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What Causes Idiopathic Pulmonary Fibrosis?

Sometimes doctors can find out what is causing pulmonary fibrosis (lung scarring). For example, exposure to environmental pollutants and certain medicines can cause the disease.

Environmental pollutants include inorganic dust (silica and hard metal dusts) and organic dust (bacteria and animal proteins). 

Medicines that are known to cause pulmonary fibrosis in some people include nitrofurantoin (an antibiotic), amiodarone (a heart medicine), methotrexate and bleomycin (both chemotherapy medicines), and many other medicines.

In most cases, however, the cause of lung scarring isn’t known. These cases are called idiopathic pulmonary fibrosis (IPF). With IPF, doctors think that something inside or outside of the lungs attacks them again and again over time.

These attacks injure the lungs and scar the tissue inside and between the air sacs. This makes it harder for oxygen to pass through the air sac walls into the bloodstream.

The following factors may increase your risk of IPF:

  • Cigarette smoking
  • Viral infections, including Epstein-Barr virus (which causes mononucleosis), influenza A virus, hepatitis C virus, HIV, and herpes virus 6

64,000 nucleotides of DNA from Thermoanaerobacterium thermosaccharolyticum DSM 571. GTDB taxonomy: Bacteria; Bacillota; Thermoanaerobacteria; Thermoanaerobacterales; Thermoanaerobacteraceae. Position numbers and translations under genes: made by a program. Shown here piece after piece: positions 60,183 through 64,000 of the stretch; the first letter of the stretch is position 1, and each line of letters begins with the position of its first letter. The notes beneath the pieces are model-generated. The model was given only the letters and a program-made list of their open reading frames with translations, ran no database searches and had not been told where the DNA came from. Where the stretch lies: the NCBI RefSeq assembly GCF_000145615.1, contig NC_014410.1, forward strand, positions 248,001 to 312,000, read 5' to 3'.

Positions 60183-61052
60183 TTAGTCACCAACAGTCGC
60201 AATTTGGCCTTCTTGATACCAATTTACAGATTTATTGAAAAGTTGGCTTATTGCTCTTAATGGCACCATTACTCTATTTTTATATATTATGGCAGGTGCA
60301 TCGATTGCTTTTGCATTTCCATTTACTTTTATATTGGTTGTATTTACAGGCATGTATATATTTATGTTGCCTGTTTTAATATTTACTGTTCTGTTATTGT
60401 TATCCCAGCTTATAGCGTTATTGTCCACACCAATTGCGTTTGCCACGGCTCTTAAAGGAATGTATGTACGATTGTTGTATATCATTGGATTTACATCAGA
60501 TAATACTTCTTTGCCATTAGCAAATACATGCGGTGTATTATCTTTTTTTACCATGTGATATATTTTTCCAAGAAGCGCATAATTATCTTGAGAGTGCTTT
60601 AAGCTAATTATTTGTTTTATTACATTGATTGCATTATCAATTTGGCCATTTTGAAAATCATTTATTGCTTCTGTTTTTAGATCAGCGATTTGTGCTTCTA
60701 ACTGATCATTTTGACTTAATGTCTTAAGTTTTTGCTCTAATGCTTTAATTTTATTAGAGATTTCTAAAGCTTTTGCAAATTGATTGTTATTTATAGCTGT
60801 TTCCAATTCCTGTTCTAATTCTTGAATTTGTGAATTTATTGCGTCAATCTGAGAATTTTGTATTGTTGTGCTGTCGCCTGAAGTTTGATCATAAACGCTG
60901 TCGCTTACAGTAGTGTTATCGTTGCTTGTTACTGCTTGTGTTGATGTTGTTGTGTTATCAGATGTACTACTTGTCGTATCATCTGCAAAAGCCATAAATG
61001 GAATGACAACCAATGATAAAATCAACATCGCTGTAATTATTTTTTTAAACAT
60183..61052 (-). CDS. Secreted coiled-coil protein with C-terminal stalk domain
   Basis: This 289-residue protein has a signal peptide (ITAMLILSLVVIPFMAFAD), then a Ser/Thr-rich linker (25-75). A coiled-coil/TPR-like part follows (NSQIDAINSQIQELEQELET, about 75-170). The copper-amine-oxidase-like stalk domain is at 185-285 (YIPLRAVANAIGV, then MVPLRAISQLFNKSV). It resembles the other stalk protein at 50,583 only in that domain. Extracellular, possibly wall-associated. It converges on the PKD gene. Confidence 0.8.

Genetics also may play a role in causing IPF. Some families have at least two members who have IPF.

Researchers have found that 9 out of 10 people who have IPF also have gastroesophageal reflux disease (GERD). GERD is a condition in which acid from your stomach backs up into your throat.

Some people who have GERD may regularly breathe in tiny drops of acid from their stomachs. The acid can injure their lungs and lead to IPF. More research is needed to confirm this theory.

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Idiopathic Pulmonary Fibrosis Clinical Trials

Clinical trials are research studies that explore whether a medical strategy, treatment, or device is safe and effective for humans. To find clinical trials that are currently underway for Idiopathic Pulmonary Fibrosis, visit www.clinicaltrials.gov.

 
September 20, 2011 Last Updated Icon

The NHLBI updates Health Topics articles on a biennial cycle based on a thorough review of research findings and new literature. The articles also are updated as needed if important new research is published. The date on each Health Topics article reflects when the content was originally posted or last revised.

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